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Don't let your social media habits hurt your image in the eyes of college coaches

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Clemson men's soccer coach talks social media do's and don'ts for recruits

The information age has given high school students the ability to form opinions about colleges before ever stepping on a campus for a visit. But they’re not the only ones using the Internet to gather useful information.

College coaches now have a much quicker and convenient way to form a first impression of a potential recruit’s character — through social media.

Social Media 9-10For some young players, that may not be a good thing. In a US Youth Soccer survey of college coaches, 322 coaches said they check social media profiles of potential recruits, and 89 percent of those coaches said a player’s social media presence has negatively affected how they view that player.

Clemson men’s soccer head coach Mike Noonan said his coaching staff regularly uses social media, and he said “without question” coaches can find out a player’s personality by his or her social media habits.

“You don’t want to read too much into social media because it’s more about information than it is a character analyzation of the player. But if someone posts things that are inappropriate, that tells you a lot about whether you want to recruit the player or not,” Noonan said. “If someone is being critical of a teammate, coach, referee or situation on social media, that may be suggesting some potential problems down the road.”

Noonan couldn’t give specifics of any situation, but he said he has been one of those coaches who has seen something posted on social media that negatively affected the way he viewed a recruit.

The prevalence of young athletes harming their image on Twitter, Facebook, Instagram and other platforms has led to websites like, which provides blog posts teaching students such lessons as “5 Easy Steps to Killing Your Recruiting Chances with Social Media.” The website acknowledges college coaches’ use of social media and lists social media practices for high school athletes to avoid.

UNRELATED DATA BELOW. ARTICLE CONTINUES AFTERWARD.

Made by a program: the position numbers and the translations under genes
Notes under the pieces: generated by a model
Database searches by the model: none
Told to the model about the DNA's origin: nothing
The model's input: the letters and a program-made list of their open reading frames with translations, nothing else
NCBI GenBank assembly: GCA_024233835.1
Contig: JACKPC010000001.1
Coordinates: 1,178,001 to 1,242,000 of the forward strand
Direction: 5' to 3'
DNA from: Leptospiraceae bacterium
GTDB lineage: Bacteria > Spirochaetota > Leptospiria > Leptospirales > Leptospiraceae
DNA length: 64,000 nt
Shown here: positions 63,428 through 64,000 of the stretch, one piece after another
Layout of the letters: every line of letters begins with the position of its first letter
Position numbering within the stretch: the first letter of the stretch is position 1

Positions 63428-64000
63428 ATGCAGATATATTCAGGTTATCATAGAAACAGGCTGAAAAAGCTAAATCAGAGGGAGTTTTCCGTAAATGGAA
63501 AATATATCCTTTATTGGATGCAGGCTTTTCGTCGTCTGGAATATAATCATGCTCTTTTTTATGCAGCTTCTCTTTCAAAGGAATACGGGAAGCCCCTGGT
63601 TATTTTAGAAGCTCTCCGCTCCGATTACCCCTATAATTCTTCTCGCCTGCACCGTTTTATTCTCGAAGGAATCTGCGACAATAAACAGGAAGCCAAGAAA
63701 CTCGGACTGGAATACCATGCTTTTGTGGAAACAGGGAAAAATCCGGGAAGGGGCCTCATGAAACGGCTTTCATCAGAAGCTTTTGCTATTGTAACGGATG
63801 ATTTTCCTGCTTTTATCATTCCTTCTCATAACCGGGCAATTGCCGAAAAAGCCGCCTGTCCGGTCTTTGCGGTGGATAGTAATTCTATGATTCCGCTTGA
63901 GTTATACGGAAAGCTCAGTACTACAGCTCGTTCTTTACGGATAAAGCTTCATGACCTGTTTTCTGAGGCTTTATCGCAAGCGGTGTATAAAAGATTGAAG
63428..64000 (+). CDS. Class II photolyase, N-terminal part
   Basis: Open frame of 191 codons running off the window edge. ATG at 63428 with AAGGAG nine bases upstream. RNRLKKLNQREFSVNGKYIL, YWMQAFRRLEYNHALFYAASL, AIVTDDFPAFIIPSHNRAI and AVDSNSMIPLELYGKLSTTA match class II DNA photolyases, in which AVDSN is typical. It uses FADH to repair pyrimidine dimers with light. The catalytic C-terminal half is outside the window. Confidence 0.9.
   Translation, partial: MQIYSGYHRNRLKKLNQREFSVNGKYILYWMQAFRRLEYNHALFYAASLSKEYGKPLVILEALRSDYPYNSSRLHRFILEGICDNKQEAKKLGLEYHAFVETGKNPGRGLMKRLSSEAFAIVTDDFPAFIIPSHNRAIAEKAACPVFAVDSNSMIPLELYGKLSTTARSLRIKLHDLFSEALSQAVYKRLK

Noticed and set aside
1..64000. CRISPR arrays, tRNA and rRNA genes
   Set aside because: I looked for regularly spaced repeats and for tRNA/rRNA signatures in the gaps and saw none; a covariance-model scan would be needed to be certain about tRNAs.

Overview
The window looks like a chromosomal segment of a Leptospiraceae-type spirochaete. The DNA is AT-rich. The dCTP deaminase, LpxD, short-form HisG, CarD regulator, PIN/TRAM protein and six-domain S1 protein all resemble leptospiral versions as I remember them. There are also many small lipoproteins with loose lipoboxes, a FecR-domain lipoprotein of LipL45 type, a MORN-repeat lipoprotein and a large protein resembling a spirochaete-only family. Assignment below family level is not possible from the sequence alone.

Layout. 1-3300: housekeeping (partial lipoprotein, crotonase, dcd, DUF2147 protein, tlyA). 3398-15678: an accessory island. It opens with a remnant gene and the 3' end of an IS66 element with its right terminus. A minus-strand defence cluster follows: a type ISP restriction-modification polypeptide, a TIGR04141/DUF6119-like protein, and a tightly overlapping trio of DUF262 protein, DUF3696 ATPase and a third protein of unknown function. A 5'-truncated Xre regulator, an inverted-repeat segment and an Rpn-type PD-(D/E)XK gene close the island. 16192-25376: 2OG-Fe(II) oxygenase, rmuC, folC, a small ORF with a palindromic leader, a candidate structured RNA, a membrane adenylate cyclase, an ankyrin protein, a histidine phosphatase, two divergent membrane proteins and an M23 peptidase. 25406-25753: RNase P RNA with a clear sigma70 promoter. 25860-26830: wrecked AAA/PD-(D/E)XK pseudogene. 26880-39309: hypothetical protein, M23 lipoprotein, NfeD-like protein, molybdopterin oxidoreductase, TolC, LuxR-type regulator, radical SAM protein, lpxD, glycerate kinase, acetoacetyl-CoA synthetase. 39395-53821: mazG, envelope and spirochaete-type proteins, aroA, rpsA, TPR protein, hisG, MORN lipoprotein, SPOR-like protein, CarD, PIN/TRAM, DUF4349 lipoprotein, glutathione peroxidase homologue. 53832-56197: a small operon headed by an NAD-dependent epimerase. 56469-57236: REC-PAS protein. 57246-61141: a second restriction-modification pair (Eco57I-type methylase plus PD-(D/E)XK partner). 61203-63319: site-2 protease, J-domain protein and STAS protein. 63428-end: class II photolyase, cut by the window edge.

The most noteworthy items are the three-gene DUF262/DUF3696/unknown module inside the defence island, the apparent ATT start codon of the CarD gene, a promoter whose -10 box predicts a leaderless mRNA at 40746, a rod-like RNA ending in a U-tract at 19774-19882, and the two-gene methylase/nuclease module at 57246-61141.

In Noonan’s mind, recruits simply need to do a little thinking before posting something on their profiles.

“They should avoid putting out things that are socially unacceptable, whether it’s language, situations involving alcohol or lifestyle issues that are controversial,” Noonan said. “It’s a common sense type of thing. The general rule we’ve always used is: ‘If it’s something you want a future employer or your parents to know, that’s your barometer for what to post.’”

While a lot of discussion focuses on what to avoid doing on social media, Noonan said there are ways for recruits to help their cause through their online presence.

Simple updates on games, schedules, what schools a player is visiting, and other soccer events provide college coaches with useful information. Noonan said if a player is part of a Youth National Team, a synopses of a game and how he or she played will help generate interest from coaches who are following the player.

“They should use social media to promote themselves and what they’re doing in games and the values they have as young people,” Noonan said. “If they do well academically, make the honor roll, those types of things. It should always be something positive.”

Even if a recruit’s youth soccer team is coming off a loss, Noonan said it’s good to see a post that acknowledges a tough defeat but looks forward to the next game or opportunity with a positive attitude.

No matter what young athletes post on social media, it’s important for them to remember coaches and potential future employers see much of the same information on those platforms. Just as kids use social media to first hear about news, coaches use it to start the process of learning about potential players for their program.

“Social media is the most prevalent source of information that’s out there today,” Noonan said. “As a player, you have to stay current and have to stay vigilant to make sure you’re being portrayed in the way you want to be portrayed.”

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